trade schools - promoting positive futures for many

« Back to Home

Recognizing Developmental Delays In Children And The Need For Early Intervention

Posted on

For a child with developmental delays, getting the right intervention at an early age is crucial. Unfortunately, it is not always easy to recognize these developmental delays, especially in babies and toddlers. Knowing what signs to look for and understanding how early intervention can help is important for all parents to know.

Physical delays 

All pediatric physicians have guidelines they follow to determine the age a baby should be able to roll over, sit up, crawl, and walk. These guidelines can help your doctor watch for delays in your child's development while also allowing room for each child's individual rate of development. If your physician determines your baby has delays, early intervention can be instituted to help find out why your baby is delayed and what programs are available to help.

Communication delays

Babies begin to communicate at a young age by making eye contact with people, babbling, cooing, smiling, and laughing. If your young baby does not begin to show these signs of communication in the early months of life, it can be a sign something is amiss. A young child who does not say a few words or begin to make small sentences in the first year of life should be evaluated for a developmental delay.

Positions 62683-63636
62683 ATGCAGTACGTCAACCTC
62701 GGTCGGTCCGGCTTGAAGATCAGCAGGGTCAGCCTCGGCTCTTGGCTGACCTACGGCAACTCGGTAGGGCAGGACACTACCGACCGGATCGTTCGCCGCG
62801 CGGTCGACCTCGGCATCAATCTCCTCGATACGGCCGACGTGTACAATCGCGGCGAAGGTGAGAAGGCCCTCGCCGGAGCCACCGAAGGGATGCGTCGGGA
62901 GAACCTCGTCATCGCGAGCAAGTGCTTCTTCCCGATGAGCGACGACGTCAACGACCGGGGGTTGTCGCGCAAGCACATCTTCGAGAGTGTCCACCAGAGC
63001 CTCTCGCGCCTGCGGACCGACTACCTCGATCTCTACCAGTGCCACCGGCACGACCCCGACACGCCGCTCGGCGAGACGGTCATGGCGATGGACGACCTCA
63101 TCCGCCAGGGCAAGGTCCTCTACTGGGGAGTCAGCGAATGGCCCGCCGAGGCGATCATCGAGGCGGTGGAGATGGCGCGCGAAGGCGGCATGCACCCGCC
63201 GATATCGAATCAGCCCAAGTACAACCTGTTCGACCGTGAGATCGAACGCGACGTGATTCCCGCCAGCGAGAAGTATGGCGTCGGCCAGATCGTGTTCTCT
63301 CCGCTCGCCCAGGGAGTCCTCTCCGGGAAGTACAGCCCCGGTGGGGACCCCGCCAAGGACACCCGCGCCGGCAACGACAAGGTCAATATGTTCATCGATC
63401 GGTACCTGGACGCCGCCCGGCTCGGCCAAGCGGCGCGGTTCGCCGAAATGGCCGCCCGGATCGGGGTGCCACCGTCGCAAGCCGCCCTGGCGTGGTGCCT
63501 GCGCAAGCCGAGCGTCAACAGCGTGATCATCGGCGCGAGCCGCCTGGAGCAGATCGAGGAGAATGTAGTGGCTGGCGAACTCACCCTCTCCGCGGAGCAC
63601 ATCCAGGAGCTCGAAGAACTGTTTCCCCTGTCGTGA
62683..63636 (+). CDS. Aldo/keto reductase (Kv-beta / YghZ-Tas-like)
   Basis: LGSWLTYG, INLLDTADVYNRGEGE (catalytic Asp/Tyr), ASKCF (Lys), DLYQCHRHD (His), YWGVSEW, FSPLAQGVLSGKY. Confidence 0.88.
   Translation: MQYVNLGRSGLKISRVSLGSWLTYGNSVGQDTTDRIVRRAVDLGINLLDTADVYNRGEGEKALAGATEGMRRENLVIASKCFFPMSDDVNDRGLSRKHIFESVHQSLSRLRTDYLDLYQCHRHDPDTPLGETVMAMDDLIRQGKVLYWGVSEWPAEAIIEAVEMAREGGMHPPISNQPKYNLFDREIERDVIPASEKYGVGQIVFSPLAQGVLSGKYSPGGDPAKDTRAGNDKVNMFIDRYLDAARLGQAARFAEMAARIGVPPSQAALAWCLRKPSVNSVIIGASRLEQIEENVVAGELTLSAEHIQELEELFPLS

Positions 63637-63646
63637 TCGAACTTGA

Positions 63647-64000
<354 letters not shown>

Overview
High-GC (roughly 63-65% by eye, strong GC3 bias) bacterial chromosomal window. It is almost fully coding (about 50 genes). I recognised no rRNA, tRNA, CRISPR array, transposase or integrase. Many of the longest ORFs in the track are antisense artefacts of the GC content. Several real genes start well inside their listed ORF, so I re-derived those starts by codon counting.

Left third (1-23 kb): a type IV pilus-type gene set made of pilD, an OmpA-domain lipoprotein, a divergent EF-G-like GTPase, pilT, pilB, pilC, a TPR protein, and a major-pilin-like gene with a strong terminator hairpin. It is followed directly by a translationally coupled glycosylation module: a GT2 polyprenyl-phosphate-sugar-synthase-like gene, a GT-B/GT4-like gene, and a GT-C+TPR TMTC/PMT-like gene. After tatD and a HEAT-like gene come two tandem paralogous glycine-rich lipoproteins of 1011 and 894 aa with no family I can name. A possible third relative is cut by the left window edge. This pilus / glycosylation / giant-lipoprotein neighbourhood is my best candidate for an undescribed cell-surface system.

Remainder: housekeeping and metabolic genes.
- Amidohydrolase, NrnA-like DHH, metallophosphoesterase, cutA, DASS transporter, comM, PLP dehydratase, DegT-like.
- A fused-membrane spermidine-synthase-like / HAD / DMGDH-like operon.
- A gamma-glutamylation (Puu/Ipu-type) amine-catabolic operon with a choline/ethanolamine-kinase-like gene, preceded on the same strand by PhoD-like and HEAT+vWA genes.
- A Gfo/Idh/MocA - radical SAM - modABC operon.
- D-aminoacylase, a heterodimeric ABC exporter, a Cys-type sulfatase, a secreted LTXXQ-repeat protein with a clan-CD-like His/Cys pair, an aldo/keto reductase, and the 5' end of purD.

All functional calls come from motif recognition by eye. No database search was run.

Cognitive delays

Young toddlers should be able to follow simple directions. If your child has difficulty understanding simple commands or proper sequencing of a daily routine, it may be a sign your child should be evaluated. While all toddlers show defiance at times when it comes to following directions, a child who appears not to understand directions at all should be a red flag that early intervention is needed.

Self-help delays

Young toddlers often enjoy dressing themselves, brushing their teeth, and getting their own snacks or drinks from the refrigerator. They love to exhibit their independence at a young age. If your child struggles with self-care or seems to show little interest in daily self-care tasks it is best to have them evaluated for a developmental delay.

Having a child with developmental delays can be worrisome, as you want to make sure your child has every opportunity to get a solid education and lead a normal life. Getting ahead of developmental delays can help kids get the treatment they need to thrive in the future. Having an understanding of what developmental delays look like and the treatment available will help put your mind at ease.